Briefly introduce yourself please!
I am Olabanji Samuel Ogunjobi from the beautiful country of Belize in Central America. Before coming to Korea, I was a Trade Economist with the Foreign Trade Department of Belize supporting the implementation of a trade agreement with the European Union.
What made you choose to come to Korea and study at KDIS?
Korea is one of the few countries that moved from being developing to a developed country in one single generation, largely due to its outward-looking economic policy that prioritized exports. As a trade enthusiast looking to pursue graduate studies, Korea was the perfect choice for me; and what better place to learn about Korea’s miracle that the educational arm of KDI School.
What is your vision/ ultimate goal of life? What motivates you to study?
Ultimately, I would like to advise governments on international trade policies, and to do that; I‘ve got to be well-trained, which is what motivates me to study. After all, you can’t give what you do not have.
I know you are an editor at the writing center and have conducted several lectures about academic writings. Could you tell us more about the writing center?
You see, KDI School students come from all over the world, the majority of whom come from non-English speaking countries; as such, they have challenges with putting their thoughts into words especially since the medium of instruction at KDI School is English. The Writing Centre exists to bridge that gap, to help students with all their writing needs. And yes, I have been privileged to have been an editor at the Writing Centre for two years thus far.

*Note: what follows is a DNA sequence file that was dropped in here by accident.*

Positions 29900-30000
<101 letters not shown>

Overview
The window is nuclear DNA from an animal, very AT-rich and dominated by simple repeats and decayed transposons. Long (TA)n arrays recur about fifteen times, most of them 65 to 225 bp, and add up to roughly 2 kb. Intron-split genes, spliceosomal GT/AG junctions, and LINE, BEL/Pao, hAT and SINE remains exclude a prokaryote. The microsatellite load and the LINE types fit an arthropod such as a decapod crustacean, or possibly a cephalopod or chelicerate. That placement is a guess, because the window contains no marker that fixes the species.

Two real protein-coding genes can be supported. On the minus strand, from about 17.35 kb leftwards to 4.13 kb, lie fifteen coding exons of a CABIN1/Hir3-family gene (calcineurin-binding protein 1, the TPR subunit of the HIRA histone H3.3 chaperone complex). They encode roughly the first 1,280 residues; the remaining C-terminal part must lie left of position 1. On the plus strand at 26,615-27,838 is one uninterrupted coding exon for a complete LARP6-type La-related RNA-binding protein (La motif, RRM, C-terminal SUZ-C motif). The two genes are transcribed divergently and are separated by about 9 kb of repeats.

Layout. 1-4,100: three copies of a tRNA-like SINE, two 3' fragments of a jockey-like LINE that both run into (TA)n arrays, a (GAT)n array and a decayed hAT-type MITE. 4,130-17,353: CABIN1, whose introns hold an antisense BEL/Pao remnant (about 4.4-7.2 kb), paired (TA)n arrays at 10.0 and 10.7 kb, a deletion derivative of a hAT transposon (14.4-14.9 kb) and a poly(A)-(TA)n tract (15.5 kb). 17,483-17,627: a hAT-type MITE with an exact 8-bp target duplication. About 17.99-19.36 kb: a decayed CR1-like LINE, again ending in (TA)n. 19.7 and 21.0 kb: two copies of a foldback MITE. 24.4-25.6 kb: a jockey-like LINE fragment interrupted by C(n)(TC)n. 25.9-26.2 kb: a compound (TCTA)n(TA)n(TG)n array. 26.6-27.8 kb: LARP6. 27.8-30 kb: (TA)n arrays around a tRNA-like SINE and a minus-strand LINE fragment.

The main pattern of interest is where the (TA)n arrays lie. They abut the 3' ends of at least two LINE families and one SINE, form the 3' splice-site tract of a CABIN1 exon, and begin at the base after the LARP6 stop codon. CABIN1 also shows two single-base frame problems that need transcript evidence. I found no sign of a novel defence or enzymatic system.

What are some basic tips on writing in general?
I’ll give two tips on being a good writer. To write well, you must read extensively; I am inadvertently saying, you need to read if you want to write better. The second tip is whenever you are experiencing a writer’s block, do not worry about it, just start writing anything; the rest will come to you.
What are you interested in these days?
These days, I am working on my thesis, I am examining Belize’s industrial policies in the context of its World Trade Organization’s commitments; basically, a legal analysis to explore the flexibilities or the lack of it. So, my reading, for now, is geared towards my thesis. Hopefully, I can get back to leisurely reading after graduation; I enjoy reading about international governance issues. I recently finished a book by Ben Rhodes (Former Obama Deputy National Adviser) called “The world as it is”; the book offers a behind-the-scenes view into the thought process of major foreign policy decisions of the Obama Administration.